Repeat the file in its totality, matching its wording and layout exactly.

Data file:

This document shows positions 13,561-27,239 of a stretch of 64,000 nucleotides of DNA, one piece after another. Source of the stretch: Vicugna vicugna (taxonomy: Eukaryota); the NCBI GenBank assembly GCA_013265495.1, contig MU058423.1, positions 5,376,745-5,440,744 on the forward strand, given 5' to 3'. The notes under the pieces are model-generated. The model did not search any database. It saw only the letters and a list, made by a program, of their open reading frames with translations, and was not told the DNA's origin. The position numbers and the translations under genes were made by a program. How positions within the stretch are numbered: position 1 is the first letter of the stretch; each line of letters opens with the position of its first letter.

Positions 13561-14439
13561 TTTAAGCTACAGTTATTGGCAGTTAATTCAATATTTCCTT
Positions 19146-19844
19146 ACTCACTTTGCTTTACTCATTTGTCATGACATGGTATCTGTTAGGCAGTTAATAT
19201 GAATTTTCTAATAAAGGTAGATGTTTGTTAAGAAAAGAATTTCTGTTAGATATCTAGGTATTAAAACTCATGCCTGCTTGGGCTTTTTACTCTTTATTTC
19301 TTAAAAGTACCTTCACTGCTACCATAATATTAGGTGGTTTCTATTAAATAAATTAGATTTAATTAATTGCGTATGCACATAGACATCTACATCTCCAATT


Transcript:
This document shows positions 13,561-27,239 of a stretch of 64,000 nucleotides of DNA, one piece after another. Source of the stretch: Vicugna vicugna (taxonomy: Eukaryota); the NCBI GenBank assembly GCA_013265495.1, contig MU058423.1, positions 5,376,745-5,440,744 on the forward strand, given 5' to 3'. The notes under the pieces are model-generated. The model did not search any database. It saw only the letters and a list, made by a program, of their open reading frames with translations, and was not told the DNA's origin. The position numbers and the translations under genes were made by a program. How positions within the stretch are numbered: position 1 is the first letter of the stretch; each line of letters opens with the position of its first letter.

Positions 13561-14439
13561 TTTAAGCTACAGTTATTGGCAGTTAATTCAATATTTCCTT
Positions 19146-19844
19146 ACTCACTTTGCTTTACTCATTTGTCATGACATGGTATCTGTTAGGCAGTTAATAT
19201 GAATTTTCTAATAAAGGTAGATGTTTGTTAAGAAAAGAATTTCTGTTAGATATCTAGGTATTAAAACTCATGCCTGCTTGGGCTTTTTACTCTTTATTTC
19301 TTAAAAGTACCTTCACTGCTACCATAATATTAGGTGGTTTCTATTAAATAAATTAGATTTAATTAATTGCGTATGCACATAGACATCTACATCTCCAATT